I was content with a daily wander into Wimborne

Due to the time of year, I was in favour of mostly staying in and enjoying the warmth and comfort of Plim cottage. Content with a daily wander into Wimborne. If I return however, in a different season, there is a lot to do in surrounding area. Poole, Bruton, Salisbury, Frome and the Jurassic coastline are all within an easy drive. 

On a very wet day I took a trip to Cabbages and Roses

On a very wet day I took a trip out to Bruton to visit Cabbages and Roses. Bruton looked delightful but regrettably it was too wet to explore. I will be going back again on a drier day. I spotted The Newt in Somerset on my way so when I return, I will be booking an afternoon tea there too.  

If you would like to stay at Plum Cottage, Deans Court please click on this link. There is also Apple Cottage or The Gate House to stay in too. All of which are fabulous stays. I think you will enjoy my house tour of the Gate House.

Below are a few of the local Wimborne shops, cafes, and bars I experienced whilst staying at Plum Cottage: 

Deans Court Café – a must visit for handmade deliciousness, made with fresh local ingredients from the walled garden.  

Ten Bottles Wine Bar – nice for an evening tipple with tapas

The Wimborne Pig – wonderful ambience and food. You will need to book. 

Le Petit Prince Patisserie – artisan bakery and café – delicious 

Minster Greens – old fashioned style green grocers with fresh produce 

Tivoli Theatre – fabulous 1930’s theatre and cinema 

If you would like to read about more luxurious holiday cottage, click here.

Home Renovation

Living in a home

renovation project

Living in a house renovation project
Always in a dress, even living in a renovation project
How can you cope living in a house renovation project?

Home renovation: ‘How can you cope living in a house renovation project?’ That is the most asked question. Admittedly it’s not easy but with grit, determination and focus on the end game I muddle through. In a previous life, pre-Norfolk, and pre-Starre Corner, I was an IT Project Manager. Nothing however prepares you for managing and physically renovating your own home.

Living in a house renovation project
Mark building the kitchen extension

On the seventh anniversary of moving to Starre Corner, I want to write about my renovation journey, focussing on last year, 2022. Can I be honest with you? Last year was tough. Really tough.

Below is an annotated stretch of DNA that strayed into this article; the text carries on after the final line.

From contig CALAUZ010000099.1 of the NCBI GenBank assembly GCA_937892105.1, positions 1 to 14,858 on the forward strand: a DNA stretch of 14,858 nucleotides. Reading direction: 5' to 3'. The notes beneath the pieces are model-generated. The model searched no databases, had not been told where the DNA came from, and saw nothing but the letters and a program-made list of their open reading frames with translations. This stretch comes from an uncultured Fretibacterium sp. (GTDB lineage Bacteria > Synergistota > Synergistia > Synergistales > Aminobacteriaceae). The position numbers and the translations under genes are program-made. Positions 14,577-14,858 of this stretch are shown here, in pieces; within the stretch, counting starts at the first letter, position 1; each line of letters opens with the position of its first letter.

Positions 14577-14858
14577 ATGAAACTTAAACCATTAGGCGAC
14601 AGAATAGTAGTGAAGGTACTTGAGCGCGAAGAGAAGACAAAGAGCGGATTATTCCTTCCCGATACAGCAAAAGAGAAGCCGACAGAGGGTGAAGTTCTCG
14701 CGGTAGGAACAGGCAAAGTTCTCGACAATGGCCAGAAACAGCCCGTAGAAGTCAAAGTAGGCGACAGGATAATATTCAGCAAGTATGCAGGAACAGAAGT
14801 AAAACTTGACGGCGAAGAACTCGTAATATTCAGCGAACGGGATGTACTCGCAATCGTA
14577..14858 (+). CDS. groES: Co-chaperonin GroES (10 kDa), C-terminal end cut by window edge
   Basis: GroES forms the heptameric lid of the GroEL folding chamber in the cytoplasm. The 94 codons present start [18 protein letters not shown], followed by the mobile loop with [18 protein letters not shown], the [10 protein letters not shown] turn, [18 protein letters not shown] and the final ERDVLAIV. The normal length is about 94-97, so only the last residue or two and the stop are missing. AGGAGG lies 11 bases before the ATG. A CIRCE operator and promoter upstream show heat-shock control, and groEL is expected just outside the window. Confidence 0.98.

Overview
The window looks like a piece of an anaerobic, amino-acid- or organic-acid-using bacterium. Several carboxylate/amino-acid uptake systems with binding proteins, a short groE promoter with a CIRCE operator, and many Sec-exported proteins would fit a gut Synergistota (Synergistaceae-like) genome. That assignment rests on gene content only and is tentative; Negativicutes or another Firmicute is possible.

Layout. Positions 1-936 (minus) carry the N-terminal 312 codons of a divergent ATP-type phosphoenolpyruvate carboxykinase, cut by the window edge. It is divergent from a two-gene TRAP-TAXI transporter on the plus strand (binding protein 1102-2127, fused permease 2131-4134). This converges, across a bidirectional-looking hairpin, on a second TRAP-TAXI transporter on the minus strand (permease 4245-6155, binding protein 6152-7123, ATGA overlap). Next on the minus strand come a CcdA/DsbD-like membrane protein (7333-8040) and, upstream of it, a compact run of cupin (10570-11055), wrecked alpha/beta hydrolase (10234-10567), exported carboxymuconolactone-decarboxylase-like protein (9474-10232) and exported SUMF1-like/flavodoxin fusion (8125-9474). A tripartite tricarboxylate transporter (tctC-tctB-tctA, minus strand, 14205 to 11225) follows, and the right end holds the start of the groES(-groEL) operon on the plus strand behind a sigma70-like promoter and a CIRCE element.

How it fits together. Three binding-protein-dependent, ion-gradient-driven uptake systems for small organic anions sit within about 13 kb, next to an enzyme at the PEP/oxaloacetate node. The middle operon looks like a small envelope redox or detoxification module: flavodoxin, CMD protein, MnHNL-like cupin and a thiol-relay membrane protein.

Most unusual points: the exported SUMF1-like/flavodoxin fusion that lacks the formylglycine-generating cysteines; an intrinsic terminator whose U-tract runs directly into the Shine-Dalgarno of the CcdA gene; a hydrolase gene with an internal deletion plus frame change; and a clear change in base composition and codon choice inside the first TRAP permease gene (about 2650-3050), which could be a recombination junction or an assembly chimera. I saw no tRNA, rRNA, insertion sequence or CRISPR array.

7 years ago

Today is not at all like it was, 7 years ago when it heavily rained all day, and the skies were dark and gloomy. Today thankfully, 7 years on, it is sunny. It’s amazing the affect a sunny day can make, especially whilst living in a house renovation project. Dark, wet, chilly days are simply not conducive with renovation life.

The second most asked question is, why is it taking so long to renovate?

The second most asked question is, why is it taking so long to renovate? This is easy to explain away. When moving to Norfolk with my family, we moved with nothing. We travelled light. Most of our belongings were sold before embarking on this new adventure – furniture, knickknacks, the lot. The move was away from grandparents, aunties, uncles, and cousins to start a new life in Norfolk. It’s an adventure I was ready to embrace but I recall sobbing for most of the journey to Starre Corner. For the first few years I wanted to explore and make Norfolk feel like an exciting adventure for my children to enjoy. Secondly, I wanted to get to know the house before making any major decisions. If I’d gone all in, like a bull in a china shop, major design mistakes would have ensued.

extension building.
The day the steels went in
Up until 2021, the renovation was going at a snail’s pace

Up until 2021, the renovation was going at a snail’s pace. Taking the work slowly, whilst juggling work and family life worked well. Thoughts and decisions were considered and although progress was slow, it was possible to keep Starre Corner feeling homely with a modicum of comfort. Starre Corner is a family home and should feel like one, no matter what the situation.